Russell Kirkpatrick's Journal
Conflux is fabulous - again. We had great fun on the panels - can you believe that someone thought it was a good idea to put me as chair of a panel looking at Australia from the outside? A whole hour of belittling our West Island friends!
Best part so far was taking the disco by storm. I'm a notorious non-dancer, but I acquired a new toy earlier this year and was keen to try it out. It's a shirt that flashes leds like the equalizer on a stereo in time with the beat. So I cranked out a few slick dance moves aided by my electric t-shirt. Woo Hoo!
Back home tomorrow, sadly, once again leaving all my Aussie friends behind. I'll even miss Gillian. I get home to the copy edit of my latest novel, Dark Heart. I'm ecstatic with the way its shaping up ... but it would be nice to stay here just a little longer ...
The first of my con reports ...
Here I am in Canberra, visiting friends before Conflux starts on Friday. Today I'm having lunch with Gillian, and if I survive that I have a book signing at 6pm tonight at Dymocks Belconnen.
Dymocks Belconnen have been a great support to not only myself but many other writers. It gives an author a great feeling to know there are bookshops out there who treat you as more than just 'product'.
Of course, I'd have to include Pennys Bookshop in Hamilton on that list. Now if only they'd get rid of that crazy Linda ...
Went to a craft fair today with Dorinda. Dozens of stalls stocking exactly the same things, quilts everywhere, from the dreadful Appalacian geometric things to the most wonderful avant-garde, zany, colourful and three-dimensional stuff. And many middle-aged women.
A week ago I went to a home show in Auckland. Far busier, far more interesting (to me, anyway). But what is odd is that in the first five minutes of the craft fair today I was jostled and bumped more than my entire day at the home show last week. Bits and pieces of these aforementioned females brushed, poked and slid across my arms, back and chest, with no acknowledgement or apology. Erk. I didn't know where to look. Eventually I found someone I knew and talked to him while Dorinda overheated the credit card.
It was the weirdest thing ...
Stuff.co.nz, one of New Zealand's major news websites, today ran a poll in response to the government's announcements of new measures to cope with carbon emissions. They asked: 'Are you doing anything to address climate change?'
Over 49% of respondents said no, either because it was 'too difficult' (9%) or because they are not convinced there's a problem (40%).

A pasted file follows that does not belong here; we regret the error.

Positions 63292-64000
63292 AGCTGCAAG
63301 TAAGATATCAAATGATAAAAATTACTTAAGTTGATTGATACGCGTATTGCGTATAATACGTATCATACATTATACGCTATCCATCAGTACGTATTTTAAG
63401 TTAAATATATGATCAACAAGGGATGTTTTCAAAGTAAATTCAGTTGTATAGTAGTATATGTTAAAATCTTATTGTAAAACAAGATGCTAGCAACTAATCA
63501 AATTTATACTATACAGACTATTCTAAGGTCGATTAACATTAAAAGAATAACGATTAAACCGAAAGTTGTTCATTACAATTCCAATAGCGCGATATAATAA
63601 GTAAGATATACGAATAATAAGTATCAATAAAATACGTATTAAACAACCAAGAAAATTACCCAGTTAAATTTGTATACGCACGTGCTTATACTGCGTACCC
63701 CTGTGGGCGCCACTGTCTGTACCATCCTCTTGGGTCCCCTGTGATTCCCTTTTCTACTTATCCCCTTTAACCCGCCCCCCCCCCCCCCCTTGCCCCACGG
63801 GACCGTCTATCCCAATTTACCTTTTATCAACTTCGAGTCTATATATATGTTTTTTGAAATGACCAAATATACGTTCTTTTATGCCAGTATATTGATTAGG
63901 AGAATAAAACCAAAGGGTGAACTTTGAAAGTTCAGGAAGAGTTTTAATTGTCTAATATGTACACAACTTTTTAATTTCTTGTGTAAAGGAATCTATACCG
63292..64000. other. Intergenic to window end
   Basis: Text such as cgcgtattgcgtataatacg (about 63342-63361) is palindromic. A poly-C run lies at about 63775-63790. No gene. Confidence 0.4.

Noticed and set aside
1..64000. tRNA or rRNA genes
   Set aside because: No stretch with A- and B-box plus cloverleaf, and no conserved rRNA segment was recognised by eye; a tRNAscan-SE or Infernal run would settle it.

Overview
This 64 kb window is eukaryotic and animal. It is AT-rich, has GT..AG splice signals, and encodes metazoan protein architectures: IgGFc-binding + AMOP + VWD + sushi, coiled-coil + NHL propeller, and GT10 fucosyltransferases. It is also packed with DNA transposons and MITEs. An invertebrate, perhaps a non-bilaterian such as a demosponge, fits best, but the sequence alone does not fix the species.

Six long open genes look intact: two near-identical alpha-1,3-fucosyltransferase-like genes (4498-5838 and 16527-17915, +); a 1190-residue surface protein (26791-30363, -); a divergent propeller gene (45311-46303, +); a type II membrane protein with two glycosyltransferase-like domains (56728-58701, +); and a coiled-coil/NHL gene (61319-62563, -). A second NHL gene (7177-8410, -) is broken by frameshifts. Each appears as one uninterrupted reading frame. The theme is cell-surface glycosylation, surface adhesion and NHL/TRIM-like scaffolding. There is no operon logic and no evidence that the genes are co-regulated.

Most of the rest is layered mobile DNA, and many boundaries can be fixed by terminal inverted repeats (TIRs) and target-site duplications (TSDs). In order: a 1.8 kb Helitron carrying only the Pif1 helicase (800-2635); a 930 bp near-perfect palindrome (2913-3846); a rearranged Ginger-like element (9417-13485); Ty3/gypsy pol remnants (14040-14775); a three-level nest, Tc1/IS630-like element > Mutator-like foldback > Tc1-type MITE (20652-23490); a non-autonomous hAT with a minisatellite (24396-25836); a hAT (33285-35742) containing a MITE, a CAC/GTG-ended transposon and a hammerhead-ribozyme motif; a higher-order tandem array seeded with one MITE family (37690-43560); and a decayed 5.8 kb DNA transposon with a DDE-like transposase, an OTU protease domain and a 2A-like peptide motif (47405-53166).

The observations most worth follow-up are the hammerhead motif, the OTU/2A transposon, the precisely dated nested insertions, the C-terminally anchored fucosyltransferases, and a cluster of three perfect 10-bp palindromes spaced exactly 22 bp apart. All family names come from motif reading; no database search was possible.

I'm staggered by this result in a country that tries to sell itself as 'clean and green'.
There are two parts to this thorny issue. The first part is: is the climate changing? There exists compelling evidence in the affirmative, and I'm not going to bother recapping it for you. You can find it on hundreds of web sites.
The second, and much more difficult part, is: is human activity the causative agent? Now this is not, and never will be, scientifically provable. The global climate system is far too complex to be amenable to experiment. We can't hold the world in stasis and alter one variable to see if it has an effect.
The best we can do is examine correlation, not causation. We see this trend, and that trend, and judge it likely that the two trends are co-related. But we cannot with any degree of scentific certainty say that one caused the other: both, in fact, might be caused by a hidden third variable.
And it is on this confusion that the nay-sayers base their anti-global warming rhetoric. Trouble is, if they insist on this degree of proof for most global issues, no one will ever be able to act on anything.
Don't wait until there's conclusive proof that you are contributing to climate change, because you'll never get it. Instead, consider the game. If you clean up, even if your actions aren't linked to climate change, you've not done any harm. In fact, you've kept some resources for future use. And if there is a link, you've helped ... er... save the planet. Erk. With sentiments like those, perhaps I'd better join Greenpeace.
... finally! I've had to erase and reinitialise the hard disk - just as well I keep meticulous backups. So it'll be a few days yet before I get things back to the way they were. In the meantime talk amongst yourselves.
One odd thing. I frequent a site called progarchives.com, a valuable resource for progressive rock music. I've done quite a few reviews of various albums for them, and they've asked me to become an official reviewer. The odd thing is how inordinately proud I am of this. I'm not sure why. I suppose everybody likes to be taken seriously ...